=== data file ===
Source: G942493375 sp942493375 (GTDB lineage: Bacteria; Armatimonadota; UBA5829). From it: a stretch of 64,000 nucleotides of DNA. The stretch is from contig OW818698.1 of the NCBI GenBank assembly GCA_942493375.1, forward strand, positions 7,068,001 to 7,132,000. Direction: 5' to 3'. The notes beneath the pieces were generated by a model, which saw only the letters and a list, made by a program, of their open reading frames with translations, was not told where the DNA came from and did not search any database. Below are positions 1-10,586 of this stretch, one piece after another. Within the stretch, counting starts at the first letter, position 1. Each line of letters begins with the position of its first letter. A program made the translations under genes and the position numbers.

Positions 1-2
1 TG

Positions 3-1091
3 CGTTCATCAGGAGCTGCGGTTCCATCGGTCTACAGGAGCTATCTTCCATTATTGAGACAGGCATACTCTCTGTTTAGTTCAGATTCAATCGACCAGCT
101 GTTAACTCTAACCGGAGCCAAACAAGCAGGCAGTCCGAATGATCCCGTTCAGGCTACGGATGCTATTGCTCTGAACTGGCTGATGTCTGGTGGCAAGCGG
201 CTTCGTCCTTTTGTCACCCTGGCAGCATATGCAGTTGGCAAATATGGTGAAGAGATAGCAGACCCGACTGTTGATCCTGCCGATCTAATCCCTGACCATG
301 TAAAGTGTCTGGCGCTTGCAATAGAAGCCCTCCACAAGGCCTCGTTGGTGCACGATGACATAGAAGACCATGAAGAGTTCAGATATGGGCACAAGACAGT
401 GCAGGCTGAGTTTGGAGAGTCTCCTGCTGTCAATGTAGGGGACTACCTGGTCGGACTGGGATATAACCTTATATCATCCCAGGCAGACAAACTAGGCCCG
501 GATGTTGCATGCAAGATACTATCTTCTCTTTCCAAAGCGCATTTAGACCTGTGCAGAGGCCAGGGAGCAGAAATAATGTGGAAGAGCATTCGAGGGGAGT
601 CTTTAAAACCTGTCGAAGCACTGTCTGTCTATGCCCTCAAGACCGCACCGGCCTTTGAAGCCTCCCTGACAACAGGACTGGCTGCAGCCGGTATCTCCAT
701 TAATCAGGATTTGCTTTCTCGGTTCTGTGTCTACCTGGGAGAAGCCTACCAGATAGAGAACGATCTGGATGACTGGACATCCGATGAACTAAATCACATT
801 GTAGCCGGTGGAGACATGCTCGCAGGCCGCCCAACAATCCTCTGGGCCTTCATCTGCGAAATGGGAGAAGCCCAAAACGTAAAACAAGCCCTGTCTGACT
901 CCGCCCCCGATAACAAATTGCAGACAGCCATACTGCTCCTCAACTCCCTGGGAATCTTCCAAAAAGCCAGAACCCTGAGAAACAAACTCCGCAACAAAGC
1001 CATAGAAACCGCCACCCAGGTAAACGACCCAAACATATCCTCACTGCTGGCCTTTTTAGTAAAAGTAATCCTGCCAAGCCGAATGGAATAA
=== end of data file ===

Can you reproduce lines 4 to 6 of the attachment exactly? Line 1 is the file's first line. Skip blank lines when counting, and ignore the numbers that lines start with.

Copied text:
Positions 3-1091
3 CGTTCATCAGGAGCTGCGGTTCCATCGGTCTACAGGAGCTATCTTCCATTATTGAGACAGGCATACTCTCTGTTTAGTTCAGATTCAATCGACCAGCT
101 GTTAACTCTAACCGGAGCCAAACAAGCAGGCAGTCCGAATGATCCCGTTCAGGCTACGGATGCTATTGCTCTGAACTGGCTGATGTCTGGTGGCAAGCGG